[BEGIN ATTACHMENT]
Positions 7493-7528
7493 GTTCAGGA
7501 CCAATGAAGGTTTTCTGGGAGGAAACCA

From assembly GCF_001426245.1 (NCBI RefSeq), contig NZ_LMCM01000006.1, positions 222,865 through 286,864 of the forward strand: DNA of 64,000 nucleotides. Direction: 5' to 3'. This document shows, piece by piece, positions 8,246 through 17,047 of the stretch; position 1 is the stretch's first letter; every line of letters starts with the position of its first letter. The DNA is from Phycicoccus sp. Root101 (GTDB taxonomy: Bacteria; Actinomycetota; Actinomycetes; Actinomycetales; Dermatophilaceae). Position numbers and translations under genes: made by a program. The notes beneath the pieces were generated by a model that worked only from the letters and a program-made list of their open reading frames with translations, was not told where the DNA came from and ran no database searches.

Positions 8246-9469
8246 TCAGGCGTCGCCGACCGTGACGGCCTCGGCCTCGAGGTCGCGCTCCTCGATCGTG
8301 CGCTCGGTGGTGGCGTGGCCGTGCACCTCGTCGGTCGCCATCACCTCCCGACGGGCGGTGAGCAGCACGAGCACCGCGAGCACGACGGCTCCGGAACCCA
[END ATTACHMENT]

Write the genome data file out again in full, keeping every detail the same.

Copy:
Positions 7493-7528
7493 GTTCAGGA
7501 CCAATGAAGGTTTTCTGGGAGGAAACCA

From assembly GCF_001426245.1 (NCBI RefSeq), contig NZ_LMCM01000006.1, positions 222,865 through 286,864 of the forward strand: DNA of 64,000 nucleotides. Direction: 5' to 3'. This document shows, piece by piece, positions 8,246 through 17,047 of the stretch; position 1 is the stretch's first letter; every line of letters starts with the position of its first letter. The DNA is from Phycicoccus sp. Root101 (GTDB taxonomy: Bacteria; Actinomycetota; Actinomycetes; Actinomycetales; Dermatophilaceae). Position numbers and translations under genes: made by a program. The notes beneath the pieces were generated by a model that worked only from the letters and a program-made list of their open reading frames with translations, was not told where the DNA came from and ran no database searches.

Positions 8246-9469
8246 TCAGGCGTCGCCGACCGTGACGGCCTCGGCCTCGAGGTCGCGCTCCTCGATCGTG
8301 CGCTCGGTGGTGGCGTGGCCGTGCACCTCGTCGGTCGCCATCACCTCCCGACGGGCGGTGAGCAGCACGAGCACCGCGAGCACGACGGCTCCGGAACCCA